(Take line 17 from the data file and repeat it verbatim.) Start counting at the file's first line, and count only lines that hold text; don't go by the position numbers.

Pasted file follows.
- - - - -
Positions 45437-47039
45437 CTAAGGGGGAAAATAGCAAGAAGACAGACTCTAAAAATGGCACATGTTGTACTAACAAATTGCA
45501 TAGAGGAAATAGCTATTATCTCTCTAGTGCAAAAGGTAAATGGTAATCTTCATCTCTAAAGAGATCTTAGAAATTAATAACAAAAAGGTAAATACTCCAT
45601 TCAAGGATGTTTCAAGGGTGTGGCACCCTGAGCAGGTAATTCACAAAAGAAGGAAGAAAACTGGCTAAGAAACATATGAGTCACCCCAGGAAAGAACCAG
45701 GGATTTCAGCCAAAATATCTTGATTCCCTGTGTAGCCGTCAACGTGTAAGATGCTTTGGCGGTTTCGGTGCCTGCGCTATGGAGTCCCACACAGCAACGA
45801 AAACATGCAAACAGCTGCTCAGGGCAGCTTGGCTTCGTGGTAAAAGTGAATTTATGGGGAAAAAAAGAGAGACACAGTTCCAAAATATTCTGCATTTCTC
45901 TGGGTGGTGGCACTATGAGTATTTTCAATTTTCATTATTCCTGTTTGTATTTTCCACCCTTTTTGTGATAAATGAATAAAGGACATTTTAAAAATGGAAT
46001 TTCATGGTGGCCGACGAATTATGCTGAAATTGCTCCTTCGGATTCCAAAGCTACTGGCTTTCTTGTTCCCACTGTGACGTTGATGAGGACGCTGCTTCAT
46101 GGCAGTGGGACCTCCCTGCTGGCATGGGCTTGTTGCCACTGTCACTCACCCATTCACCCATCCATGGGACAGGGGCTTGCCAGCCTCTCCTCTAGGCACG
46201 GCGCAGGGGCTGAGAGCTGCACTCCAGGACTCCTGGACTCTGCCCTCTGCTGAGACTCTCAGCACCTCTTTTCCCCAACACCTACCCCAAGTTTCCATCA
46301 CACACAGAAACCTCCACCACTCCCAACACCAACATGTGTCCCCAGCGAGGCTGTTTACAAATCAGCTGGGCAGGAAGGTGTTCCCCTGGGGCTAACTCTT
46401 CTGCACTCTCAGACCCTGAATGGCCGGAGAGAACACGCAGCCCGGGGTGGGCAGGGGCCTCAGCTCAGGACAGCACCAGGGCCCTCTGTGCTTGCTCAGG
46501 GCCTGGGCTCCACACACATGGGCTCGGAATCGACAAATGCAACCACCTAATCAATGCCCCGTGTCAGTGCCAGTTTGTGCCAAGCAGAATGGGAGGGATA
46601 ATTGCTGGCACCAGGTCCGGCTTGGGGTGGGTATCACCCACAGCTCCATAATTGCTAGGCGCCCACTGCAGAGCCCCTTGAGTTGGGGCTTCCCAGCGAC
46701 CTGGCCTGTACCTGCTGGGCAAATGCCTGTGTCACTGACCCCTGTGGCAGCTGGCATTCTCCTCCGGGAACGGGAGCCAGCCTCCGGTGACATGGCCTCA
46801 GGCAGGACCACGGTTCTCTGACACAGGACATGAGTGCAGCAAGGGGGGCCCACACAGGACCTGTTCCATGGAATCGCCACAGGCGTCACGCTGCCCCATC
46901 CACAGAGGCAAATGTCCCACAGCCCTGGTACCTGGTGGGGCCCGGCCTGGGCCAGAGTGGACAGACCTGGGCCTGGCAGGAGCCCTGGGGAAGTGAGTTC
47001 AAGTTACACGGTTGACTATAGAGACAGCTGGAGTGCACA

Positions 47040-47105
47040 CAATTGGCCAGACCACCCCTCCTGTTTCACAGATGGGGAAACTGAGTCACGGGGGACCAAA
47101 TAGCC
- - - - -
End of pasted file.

46901 CACAGAGGCAAATGTCCCACAGCCCTGGTACCTGGTGGGGCCCGGCCTGGGCCAGAGTGGACAGACCTGGGCCTGGCAGGAGCCCTGGGGAAGTGAGTTC